In October I listed five administrative tasks that weren't worth the time and effort to perform them. The high amount of interest the article generated prompted me to follow up with another list.
1. Manually adding service packs to new OS installations instead of slipstreaming an install CD or file repository.
If you're constantly dealing with OS reloads, save yourself the extra step of having to add service packs, hotfixes and post-SP rollups by hand. It takes little time to add these things to an installation CD or file repository -- you can pick one day a month to do this, and thereby keep the image you're using for building new systems as fresh as possible. (If you're dealing with more workstations than you can comfortably re-image by hand, save yourself a step and look into automating that process.)
2. Supporting XP SP1 or Windows 9x.
This one should be a no-brainer, but I'll mention it here anyway. Any system with XP that's patched with anything less than SP2 should be upgraded or decommissioned immediately, and any system with Windows 9x should be upgraded stat, even if only to Windows 2000 as an interim step.
(Windows 2000 licenses go fairly cheap these days, at a fraction of the cost of a new workstation; a cursory search turned up several from legitimate resellers on eBay for about $50 or so.) In short: Don't support something that even Microsoft doesn't want to support anymore.
3. Full formatting a drive.
Once upon a time, putting a drive into service that hadn't had every single sector physically tested was madness. Go back far enough and you can find drives that came from the factory with a defect list pasted on the top of the drive, so you could pass appropriate instructions on which sectors to exclude during the format.
But with each succeeding generation of hard drive technology, drives have become more thoroughly spec'd out and reliable, to the point that it's no longer as necessary to physically test a new drive. Most drives—especially those in high-end RAID arrays—have self-checking mechanisms that can automatically detect physical problems and relocate data at risk. If you're determined to waste several hours performing a disk test that might simply be redundant, it probably won't do any harm, but it'll be sure to slow you way down. (Check your drive array's documentation for the straight dope on how new drives are provisioned.)
A major exception to this rule is if you're decommissioning a drive from service and don't want the data on it to be exposed to anyone outside your organization. In a case like that, don't even bother with formatting as a way to insure the data's wiped: go with a third-party program like Darik's Boot and Nuke.
4. Defragmenting workstations more than once a week.
Not long ago I wrote a series of articles about the benefits of defragmentation. One conclusion I came to was that on a system with reasonably modern hardware (anything less than three years old or so), defragmenting more than once a week in a workstation-type environment didn't provide any real, justifiable benefits. Defragmenting a workstation more than once a week is probably not going to help.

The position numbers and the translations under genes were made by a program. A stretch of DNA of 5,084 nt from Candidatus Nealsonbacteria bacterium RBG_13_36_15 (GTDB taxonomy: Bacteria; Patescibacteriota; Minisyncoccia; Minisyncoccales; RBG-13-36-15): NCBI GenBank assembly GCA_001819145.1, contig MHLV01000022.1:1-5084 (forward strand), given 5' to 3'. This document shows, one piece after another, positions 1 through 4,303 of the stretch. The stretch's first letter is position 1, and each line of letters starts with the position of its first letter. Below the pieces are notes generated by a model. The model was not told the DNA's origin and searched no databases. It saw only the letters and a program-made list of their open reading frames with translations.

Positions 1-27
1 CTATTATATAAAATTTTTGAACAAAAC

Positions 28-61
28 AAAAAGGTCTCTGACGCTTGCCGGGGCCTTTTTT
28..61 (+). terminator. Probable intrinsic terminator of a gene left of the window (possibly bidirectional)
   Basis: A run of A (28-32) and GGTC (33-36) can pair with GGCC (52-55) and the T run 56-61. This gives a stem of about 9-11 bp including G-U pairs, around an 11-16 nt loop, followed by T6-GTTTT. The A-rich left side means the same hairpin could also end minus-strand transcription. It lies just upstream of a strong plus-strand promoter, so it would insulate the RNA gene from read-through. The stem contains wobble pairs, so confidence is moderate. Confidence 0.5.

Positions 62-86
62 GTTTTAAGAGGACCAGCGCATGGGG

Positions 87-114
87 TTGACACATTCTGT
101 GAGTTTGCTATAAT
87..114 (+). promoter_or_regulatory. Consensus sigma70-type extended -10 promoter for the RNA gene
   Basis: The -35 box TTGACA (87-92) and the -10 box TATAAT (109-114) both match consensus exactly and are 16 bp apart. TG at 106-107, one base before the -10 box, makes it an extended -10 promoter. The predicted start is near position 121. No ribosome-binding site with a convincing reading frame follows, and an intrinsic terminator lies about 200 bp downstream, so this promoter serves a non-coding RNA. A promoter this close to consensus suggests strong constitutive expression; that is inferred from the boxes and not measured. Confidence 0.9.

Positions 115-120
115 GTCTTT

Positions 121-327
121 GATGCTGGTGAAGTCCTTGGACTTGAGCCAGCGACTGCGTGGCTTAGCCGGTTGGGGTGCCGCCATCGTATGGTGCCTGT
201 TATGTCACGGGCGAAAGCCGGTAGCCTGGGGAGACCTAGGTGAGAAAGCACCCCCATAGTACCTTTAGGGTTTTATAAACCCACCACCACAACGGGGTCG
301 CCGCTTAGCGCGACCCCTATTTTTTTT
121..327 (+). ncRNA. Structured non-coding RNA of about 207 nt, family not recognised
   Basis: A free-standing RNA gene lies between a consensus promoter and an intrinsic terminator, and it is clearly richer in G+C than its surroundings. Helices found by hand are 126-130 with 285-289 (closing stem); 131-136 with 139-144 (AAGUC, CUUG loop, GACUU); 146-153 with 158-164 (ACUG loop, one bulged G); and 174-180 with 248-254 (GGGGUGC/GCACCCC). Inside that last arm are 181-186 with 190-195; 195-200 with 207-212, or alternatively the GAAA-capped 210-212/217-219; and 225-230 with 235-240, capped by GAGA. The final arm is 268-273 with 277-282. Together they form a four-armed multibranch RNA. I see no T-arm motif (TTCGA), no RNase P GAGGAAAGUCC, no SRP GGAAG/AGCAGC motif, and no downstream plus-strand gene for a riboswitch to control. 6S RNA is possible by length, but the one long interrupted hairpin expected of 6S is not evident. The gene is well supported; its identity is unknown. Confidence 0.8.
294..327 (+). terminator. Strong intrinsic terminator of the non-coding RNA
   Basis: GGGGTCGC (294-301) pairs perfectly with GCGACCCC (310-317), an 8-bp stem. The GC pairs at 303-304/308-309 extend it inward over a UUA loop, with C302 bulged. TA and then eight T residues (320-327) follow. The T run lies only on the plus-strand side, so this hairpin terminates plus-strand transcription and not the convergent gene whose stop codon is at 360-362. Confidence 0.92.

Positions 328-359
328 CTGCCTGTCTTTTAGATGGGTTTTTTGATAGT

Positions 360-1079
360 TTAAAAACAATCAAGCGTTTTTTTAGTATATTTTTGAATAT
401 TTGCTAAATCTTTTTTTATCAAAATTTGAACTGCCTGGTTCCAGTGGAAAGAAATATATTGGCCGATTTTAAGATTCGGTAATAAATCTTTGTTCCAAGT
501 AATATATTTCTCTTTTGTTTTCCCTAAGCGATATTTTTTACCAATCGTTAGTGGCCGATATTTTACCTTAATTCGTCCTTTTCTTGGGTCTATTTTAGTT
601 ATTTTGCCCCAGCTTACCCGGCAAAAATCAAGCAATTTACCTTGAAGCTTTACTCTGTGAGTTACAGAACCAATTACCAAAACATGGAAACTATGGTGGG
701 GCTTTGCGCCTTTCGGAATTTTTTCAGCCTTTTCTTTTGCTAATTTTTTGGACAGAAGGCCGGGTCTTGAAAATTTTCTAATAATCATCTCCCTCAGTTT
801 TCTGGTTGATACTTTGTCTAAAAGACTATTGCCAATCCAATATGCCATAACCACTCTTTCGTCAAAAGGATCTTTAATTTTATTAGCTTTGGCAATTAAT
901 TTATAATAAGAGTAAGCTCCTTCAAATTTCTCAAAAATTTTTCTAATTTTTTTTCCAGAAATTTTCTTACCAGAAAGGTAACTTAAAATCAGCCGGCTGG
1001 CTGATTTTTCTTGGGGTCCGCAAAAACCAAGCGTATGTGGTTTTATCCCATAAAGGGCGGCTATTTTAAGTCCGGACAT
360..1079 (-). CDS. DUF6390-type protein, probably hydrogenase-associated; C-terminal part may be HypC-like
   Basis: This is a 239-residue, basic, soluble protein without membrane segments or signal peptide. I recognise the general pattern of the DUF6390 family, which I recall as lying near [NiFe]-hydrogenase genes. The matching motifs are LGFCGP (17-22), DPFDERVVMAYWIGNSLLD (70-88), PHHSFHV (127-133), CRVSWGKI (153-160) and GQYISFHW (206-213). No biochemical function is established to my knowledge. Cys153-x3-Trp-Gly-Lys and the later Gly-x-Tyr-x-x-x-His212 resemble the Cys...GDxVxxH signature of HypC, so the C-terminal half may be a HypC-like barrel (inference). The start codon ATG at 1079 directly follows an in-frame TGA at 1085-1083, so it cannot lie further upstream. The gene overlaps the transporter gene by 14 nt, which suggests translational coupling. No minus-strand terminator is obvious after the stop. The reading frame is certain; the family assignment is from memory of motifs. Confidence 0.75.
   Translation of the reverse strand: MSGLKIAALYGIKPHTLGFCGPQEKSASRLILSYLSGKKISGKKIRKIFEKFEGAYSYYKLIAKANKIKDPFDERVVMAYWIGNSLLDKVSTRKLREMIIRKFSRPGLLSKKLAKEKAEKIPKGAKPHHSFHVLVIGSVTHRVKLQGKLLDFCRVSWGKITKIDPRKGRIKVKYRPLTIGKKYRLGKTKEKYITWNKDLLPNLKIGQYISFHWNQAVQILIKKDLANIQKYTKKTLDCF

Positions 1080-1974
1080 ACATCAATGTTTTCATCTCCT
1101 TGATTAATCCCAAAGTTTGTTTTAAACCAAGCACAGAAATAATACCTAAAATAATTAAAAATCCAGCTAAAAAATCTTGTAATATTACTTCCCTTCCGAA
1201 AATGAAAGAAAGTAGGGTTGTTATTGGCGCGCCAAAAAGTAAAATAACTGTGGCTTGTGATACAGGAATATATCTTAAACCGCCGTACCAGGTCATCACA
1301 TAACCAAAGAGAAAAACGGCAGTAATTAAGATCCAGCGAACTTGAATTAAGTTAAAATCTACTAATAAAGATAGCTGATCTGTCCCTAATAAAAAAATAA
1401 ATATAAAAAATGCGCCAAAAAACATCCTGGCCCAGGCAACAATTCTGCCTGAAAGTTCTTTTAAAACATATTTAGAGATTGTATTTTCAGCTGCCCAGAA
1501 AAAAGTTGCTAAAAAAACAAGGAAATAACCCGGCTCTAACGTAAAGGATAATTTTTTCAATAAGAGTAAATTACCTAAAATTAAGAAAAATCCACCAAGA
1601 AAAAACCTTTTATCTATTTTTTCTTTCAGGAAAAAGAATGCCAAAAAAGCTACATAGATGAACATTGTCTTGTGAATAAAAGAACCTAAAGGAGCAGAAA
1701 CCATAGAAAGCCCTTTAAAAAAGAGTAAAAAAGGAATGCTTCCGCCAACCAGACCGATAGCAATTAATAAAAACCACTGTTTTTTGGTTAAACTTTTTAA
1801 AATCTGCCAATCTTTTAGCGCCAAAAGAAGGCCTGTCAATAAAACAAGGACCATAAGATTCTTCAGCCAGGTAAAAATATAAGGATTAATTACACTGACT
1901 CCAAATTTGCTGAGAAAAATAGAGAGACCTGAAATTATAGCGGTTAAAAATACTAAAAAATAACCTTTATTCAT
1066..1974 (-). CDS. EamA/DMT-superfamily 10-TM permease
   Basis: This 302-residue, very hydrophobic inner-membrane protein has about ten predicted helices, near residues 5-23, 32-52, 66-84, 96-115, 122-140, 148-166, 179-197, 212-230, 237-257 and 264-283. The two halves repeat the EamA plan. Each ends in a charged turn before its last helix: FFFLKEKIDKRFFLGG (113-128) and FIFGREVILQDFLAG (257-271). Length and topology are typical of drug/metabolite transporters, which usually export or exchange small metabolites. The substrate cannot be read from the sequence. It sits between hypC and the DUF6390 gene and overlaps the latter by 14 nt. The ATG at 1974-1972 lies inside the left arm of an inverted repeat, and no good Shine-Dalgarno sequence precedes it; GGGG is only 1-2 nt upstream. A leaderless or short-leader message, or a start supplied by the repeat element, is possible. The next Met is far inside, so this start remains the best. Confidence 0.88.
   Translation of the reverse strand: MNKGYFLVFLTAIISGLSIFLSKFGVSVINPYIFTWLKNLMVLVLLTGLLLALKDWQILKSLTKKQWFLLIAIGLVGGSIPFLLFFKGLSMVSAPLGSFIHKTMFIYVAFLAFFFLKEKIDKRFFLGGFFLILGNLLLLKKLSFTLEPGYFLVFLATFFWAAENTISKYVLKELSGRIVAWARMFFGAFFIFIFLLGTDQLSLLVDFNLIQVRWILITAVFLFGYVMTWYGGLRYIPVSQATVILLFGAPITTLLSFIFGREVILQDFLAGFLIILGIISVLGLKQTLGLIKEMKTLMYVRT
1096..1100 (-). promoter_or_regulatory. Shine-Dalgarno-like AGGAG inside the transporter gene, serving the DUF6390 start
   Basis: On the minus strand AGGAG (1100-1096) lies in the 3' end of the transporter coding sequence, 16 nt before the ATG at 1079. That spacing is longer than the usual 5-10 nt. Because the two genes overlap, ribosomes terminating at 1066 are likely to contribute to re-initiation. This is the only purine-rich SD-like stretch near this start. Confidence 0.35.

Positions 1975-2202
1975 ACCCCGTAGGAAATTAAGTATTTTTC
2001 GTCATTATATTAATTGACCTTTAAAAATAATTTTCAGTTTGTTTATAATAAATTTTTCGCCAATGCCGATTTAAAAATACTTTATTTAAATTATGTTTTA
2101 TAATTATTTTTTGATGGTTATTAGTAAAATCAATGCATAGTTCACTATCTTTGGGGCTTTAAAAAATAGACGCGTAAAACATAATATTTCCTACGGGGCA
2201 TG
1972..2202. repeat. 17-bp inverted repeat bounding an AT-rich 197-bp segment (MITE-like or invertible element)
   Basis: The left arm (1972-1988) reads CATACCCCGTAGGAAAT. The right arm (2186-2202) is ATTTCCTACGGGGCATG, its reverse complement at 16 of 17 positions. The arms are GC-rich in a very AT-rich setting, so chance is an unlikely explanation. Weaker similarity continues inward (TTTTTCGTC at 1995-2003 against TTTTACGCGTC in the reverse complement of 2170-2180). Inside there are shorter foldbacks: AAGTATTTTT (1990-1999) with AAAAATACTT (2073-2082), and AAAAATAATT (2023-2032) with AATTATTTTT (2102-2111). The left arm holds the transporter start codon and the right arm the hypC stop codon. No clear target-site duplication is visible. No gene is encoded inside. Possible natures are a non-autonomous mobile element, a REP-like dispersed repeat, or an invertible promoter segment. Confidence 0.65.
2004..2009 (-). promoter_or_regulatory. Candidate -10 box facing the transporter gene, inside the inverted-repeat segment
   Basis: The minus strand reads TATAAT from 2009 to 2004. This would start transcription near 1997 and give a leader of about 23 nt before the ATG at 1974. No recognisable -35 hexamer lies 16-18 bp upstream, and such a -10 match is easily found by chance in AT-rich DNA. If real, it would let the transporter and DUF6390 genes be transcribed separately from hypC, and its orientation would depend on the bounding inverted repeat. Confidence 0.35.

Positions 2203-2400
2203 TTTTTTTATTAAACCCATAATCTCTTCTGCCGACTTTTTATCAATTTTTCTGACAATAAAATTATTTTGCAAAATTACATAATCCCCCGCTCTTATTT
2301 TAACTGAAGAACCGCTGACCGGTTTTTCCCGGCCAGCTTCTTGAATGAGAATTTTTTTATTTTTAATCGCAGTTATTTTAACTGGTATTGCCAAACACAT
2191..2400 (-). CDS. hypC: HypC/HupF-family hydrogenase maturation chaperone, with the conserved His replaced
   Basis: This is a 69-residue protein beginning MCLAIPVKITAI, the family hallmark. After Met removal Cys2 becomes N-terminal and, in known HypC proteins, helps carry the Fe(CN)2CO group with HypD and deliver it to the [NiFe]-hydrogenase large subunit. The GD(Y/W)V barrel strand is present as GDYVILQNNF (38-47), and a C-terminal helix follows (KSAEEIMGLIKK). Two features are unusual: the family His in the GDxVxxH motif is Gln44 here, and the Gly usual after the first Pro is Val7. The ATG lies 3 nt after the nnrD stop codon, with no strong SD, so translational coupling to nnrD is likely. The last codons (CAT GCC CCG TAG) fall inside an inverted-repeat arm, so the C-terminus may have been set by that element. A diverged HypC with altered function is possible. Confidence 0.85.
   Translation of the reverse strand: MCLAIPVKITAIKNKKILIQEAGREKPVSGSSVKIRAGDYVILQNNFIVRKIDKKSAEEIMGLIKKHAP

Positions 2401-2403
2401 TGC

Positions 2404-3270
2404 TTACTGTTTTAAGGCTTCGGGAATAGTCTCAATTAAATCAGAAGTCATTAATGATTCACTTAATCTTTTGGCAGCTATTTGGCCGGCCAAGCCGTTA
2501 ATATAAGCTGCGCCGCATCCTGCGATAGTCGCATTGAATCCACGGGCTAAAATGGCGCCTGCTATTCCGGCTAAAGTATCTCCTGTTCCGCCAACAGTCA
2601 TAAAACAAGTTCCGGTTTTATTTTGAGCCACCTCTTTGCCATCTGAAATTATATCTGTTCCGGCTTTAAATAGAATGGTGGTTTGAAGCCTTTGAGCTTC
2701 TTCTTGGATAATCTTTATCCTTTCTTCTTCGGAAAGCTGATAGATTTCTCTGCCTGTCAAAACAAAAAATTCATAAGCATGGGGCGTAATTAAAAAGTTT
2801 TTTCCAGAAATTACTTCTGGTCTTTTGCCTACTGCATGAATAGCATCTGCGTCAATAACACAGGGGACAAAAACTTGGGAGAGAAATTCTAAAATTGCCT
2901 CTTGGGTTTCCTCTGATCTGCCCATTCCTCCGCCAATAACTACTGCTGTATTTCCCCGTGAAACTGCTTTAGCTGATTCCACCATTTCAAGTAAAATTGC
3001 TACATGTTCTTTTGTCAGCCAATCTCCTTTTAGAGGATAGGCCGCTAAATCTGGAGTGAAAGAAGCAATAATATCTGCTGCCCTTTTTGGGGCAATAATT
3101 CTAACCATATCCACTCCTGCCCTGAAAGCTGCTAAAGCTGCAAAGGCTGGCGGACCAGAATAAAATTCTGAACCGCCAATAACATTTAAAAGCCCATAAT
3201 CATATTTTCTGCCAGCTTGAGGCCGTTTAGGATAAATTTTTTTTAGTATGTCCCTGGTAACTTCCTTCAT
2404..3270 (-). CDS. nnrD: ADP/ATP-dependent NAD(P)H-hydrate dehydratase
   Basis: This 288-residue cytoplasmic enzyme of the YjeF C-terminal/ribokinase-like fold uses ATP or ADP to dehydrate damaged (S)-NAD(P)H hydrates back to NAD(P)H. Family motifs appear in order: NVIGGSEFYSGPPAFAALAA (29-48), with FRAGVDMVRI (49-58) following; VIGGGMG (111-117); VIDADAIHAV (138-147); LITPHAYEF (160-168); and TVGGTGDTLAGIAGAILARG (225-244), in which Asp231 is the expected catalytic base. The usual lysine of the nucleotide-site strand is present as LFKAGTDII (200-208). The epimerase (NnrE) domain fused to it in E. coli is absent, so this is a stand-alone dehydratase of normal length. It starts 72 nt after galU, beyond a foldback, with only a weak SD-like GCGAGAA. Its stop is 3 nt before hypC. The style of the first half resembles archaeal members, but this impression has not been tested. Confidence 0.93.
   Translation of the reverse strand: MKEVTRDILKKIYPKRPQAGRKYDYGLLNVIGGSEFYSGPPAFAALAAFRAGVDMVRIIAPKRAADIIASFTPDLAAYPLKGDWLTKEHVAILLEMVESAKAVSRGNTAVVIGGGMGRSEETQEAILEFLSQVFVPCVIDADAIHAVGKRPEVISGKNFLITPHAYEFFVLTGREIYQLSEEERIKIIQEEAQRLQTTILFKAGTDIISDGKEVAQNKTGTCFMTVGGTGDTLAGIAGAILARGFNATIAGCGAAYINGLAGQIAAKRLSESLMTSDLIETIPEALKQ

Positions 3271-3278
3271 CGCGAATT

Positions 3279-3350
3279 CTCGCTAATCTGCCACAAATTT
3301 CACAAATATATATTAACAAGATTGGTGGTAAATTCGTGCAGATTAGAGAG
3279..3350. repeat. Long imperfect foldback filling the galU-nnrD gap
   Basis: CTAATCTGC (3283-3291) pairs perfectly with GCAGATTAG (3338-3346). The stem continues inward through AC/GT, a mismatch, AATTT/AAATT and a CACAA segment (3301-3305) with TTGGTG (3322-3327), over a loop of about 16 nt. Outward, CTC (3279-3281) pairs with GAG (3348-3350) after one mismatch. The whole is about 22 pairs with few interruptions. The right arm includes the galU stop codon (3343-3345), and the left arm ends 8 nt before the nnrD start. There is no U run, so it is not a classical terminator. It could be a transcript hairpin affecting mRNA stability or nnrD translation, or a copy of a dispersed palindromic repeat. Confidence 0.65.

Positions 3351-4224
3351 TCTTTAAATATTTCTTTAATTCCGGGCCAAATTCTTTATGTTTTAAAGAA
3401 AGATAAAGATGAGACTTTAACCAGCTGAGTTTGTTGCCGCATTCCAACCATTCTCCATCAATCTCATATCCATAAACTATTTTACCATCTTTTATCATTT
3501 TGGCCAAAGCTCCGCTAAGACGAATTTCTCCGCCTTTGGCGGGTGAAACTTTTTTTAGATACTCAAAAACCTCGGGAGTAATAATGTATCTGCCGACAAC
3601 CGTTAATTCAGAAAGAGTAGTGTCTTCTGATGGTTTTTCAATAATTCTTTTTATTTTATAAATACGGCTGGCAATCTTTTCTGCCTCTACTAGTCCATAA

The real performance killer is fragmentation plus low free space; workstations with drives that are more than 75% full need to either be cleaned off or upgraded. Servers, on the other hand, can benefit from being defragmented more aggressively, but only when it's not at the expense of performance. Defragment servers during off-peak hours (i.e., 4AM) to keep the defrag process from slowing other things down.
5. Running CHKDSK in read-only mode.
CHKDSK needs to be run with the /F parameter to make any changes. This can only be done on a volume that hasn't been mounted: you can't run CHKDSK /F on a system drive without a reboot. Some people opt to run CHKDSK without the /F parameter—i.e., in read-only mode—to see whether or not a given partition needs to be error-checked in earnest.
The bad news is that CHKDSK in read-only mode doesn't give entirely accurate results about what might be wrong in the first place. It'll hint that something is wrong, but the only way to get a completely accurate picture of what might be wrong on a system drive is to run it with /F and reboot. The disparity of reports that you get when you run CHKDSK with and without the /F switch is due to files being locked for exclusive use.
If you're going to take the time out to run CHKDSK—whether because the dirty bit is set, or after a hard crash as a provisional measure—do it right the first time. Also, on drives that may have a lot of errors, CHKDSK /F will need to be run several times—at least until it no longer reports that it found any problems. A suspect system should be taken offline entirely until it passes muster. (If you're forced to run CHKDSK /F more than three times in a row, try booting to Safe Mode next time you reboot and seeing if that helps when CHKDSK runs.)
About the author: Serdar Yegulalp is editor of the Windows Power Users Newsletter, which is devoted to hints, tips, tricks, news and goodies for Windows NT, Windows 2000 and Windows XP users and administrators. He has more than 10 years of Windows experience under his belt, and contributes regularly to SearchWinComputing.com and SearchSQLServer.com.
More information on this topic:
- Tip: Five admin tasks that are a waste of your time
- Topics: Admin tools
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This was first published in January 2007